With recent health legislature and Obamacare fully enacted, more employers now required to offer health insurance coverage to their employees, there’s a growing push for employees to get — and stay — healthy. According to The Wall Street Journal, approximately 90 percent of all employers offer some type of incentive for employees to improve their overall physical health, ranging from gift certificates to local businesses to reductions in health insurance premiums. Not only does encouraging employees to live healthier lifestyles benefit businesses in terms of insurance costs, it also boosts productivity. In one study of a major manufacturing company, chronic health conditions were determined reduce work productivity by as much as 37 percent, thanks to missed work, decreased ability to function, and distractions created by the conditions. The increased focus on wellness has led many companies to hire directors of health services or engage health and wellness services for their employees, but for those companies that do not have the budget to hire dedicated personnel, there are some easy changes that can be made to the work environment to improve employee health. Many of these changes do not require spending large amount of money or making wholesale changes to the working environment, but they can have measurable results on your employees’ health — and your overall bottom line.
The Centers for Disease Control estimate that tobacco use costs employers almost $200 billion per year in direct medical costs and lost productivity. Smoking is a risk factor in almost every chronic condition, including cancer and heart disease, and second-hand smoke is proven to increase health risks for non-smokers. In short, there is no reason that employers should allow smoking on their property, and the CDC recommends that companies ban tobacco use in buildings, on company grounds, and in company-owned vehicles. In fact, smoking bans have been shown to increase the number of people who quit smoking or reduce the number of cigarettes they smoke each day while also lowering non-smoker’s exposure to second-hand smoke by more than 70 percent. A smoking ban may be met with some resistance, but a firm policy combined with access to smoking-cessation resources (the American Lung Association, the Partnership for a Tobacco-Free America, and most state offer free or low-cost programs for people who want to quit) is one of the best ways to improve the overall health of your employees.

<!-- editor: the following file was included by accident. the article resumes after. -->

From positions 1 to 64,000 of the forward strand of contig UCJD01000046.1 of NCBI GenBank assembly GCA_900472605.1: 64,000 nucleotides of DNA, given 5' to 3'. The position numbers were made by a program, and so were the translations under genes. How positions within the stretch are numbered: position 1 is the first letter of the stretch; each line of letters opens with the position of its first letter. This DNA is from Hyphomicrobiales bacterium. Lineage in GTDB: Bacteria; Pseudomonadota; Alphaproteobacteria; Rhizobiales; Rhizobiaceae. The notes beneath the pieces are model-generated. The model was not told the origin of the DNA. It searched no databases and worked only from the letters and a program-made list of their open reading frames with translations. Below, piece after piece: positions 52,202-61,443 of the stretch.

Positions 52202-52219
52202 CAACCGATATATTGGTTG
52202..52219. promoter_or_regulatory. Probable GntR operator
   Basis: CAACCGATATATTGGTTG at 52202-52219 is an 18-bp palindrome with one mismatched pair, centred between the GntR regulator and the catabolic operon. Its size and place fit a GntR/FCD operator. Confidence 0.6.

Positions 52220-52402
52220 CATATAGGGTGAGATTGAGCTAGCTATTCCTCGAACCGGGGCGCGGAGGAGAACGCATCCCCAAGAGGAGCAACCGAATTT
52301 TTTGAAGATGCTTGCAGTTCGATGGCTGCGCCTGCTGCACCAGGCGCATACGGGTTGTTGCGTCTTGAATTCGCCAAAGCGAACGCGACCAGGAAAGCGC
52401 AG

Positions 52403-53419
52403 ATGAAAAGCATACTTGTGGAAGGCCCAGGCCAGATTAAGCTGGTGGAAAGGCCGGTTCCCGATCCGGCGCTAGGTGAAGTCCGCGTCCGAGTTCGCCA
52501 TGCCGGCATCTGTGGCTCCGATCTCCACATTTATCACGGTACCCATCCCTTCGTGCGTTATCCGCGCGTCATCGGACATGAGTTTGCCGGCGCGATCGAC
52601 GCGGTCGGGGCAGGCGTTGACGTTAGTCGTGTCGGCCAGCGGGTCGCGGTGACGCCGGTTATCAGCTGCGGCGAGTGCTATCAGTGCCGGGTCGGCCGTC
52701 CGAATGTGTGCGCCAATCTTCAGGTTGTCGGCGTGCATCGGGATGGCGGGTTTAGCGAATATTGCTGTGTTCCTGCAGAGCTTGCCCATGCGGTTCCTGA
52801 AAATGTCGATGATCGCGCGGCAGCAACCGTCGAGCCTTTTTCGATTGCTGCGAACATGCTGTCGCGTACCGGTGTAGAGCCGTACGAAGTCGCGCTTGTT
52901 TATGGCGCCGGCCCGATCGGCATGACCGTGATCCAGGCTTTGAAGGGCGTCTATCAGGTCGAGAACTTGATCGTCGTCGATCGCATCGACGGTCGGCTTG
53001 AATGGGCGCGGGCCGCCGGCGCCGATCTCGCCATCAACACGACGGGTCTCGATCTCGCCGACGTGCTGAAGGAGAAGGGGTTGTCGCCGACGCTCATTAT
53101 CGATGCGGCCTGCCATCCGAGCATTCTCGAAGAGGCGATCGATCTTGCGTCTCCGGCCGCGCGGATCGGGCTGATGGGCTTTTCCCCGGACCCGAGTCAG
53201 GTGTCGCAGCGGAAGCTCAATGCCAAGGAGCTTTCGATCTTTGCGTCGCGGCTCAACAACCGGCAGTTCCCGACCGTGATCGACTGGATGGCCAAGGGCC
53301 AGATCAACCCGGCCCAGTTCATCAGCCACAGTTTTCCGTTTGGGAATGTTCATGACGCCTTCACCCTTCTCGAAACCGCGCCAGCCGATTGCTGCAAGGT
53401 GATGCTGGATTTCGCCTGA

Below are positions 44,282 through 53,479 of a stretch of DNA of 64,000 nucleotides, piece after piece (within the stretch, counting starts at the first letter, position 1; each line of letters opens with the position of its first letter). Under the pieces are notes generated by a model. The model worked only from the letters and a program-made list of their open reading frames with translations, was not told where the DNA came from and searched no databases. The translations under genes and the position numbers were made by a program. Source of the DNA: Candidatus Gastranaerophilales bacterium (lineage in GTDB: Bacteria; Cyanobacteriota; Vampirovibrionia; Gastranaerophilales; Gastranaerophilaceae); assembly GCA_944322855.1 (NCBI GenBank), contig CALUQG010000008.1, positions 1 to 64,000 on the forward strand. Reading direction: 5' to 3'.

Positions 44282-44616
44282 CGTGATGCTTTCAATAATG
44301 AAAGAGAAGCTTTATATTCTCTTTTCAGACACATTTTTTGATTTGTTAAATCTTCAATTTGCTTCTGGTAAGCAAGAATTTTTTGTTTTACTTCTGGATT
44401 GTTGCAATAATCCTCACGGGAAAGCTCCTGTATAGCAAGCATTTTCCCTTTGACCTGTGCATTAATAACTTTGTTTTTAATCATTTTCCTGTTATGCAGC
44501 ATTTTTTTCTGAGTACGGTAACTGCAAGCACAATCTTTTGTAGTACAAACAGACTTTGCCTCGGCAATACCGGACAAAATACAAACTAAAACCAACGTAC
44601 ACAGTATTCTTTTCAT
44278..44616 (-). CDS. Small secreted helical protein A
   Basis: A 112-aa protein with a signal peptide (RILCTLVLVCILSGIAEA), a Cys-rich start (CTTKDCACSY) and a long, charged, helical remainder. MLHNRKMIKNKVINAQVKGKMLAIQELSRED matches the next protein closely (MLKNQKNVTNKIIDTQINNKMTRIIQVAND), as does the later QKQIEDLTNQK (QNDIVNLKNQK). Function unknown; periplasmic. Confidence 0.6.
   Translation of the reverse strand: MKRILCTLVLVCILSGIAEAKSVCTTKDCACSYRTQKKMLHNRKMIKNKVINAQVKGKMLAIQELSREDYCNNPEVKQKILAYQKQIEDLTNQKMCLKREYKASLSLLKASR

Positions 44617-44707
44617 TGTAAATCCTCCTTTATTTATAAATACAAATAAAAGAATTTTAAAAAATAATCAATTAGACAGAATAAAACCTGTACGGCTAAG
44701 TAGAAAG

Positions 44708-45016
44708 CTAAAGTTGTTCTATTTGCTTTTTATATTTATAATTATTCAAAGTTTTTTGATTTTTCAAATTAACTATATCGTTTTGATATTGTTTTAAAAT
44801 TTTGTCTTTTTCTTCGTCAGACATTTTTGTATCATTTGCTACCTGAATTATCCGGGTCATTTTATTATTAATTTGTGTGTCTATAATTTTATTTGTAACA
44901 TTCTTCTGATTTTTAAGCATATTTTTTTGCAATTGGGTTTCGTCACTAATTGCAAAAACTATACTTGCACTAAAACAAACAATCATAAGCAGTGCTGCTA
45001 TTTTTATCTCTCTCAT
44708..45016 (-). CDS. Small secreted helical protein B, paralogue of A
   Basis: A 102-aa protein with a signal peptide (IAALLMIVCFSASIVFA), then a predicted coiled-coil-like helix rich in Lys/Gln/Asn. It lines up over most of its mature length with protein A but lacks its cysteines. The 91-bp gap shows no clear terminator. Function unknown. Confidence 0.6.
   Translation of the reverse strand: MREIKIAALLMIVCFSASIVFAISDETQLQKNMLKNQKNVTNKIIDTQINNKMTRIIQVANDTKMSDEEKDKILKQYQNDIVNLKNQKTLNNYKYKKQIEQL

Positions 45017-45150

Exercise is vital for good health, but many adults struggle to squeeze in their workouts each day. Employers can help by making exercise part of the culture. Onsite workout facilities or subsidized gym memberships are great, but they come with substantial costs and do not solve the time problem. Instead, establish a lunch hour walking club, or encourage employees to use their break time to walk; you might even offer suggested routes that will help employees traverse a specific distance. Install bicycle racks near the building to encourage another form of commuting. Make it easy for your workers to get in at least a few short bursts of exercise each day, and you’ll see improvement in their health.
Bring in the Experts
Having in-house wellness experts to assist and educate employees on their path to wellness is ideal, but even if you don’t have those resources, you can get expert help. You can find experts in a number of areas. For example, your insurance company may offer the services of a nurse or health advisor to provide health assessments and/or educational sessions to identify and mitigate health risks. Try organizing a series of “Lunch and Learn” events where employees can learn more about different ways to get healthy or alternative health. In fact, some companies even contract with local massage therapists, Reiki healers, acupuncturists, and other complementary medicine practitioners to provide services throughout the workday; in most cases, practitioners offer discounted rates that employees pay out of pocket.
Support Each Other
Employees can be each other’s greatest supporters and effective teachers, so encourage them to help keep each other on the path to wellness. Try organizing a healthy potluck, in which employees share their favorite healthy recipes with the office. Weight loss or fitness challenges, sports leagues, and even training groups for fitness events or fundraising walks or runs build team camaraderie while improving wellness. A comprehensive employee wellness program doesn’t have to be a complex or expensive — or even a formal — program. With some small changes to the workplace that encourage wellness and focus on improving and maintaining good health, even the smallest business can enjoy the benefits of a healthier workforce.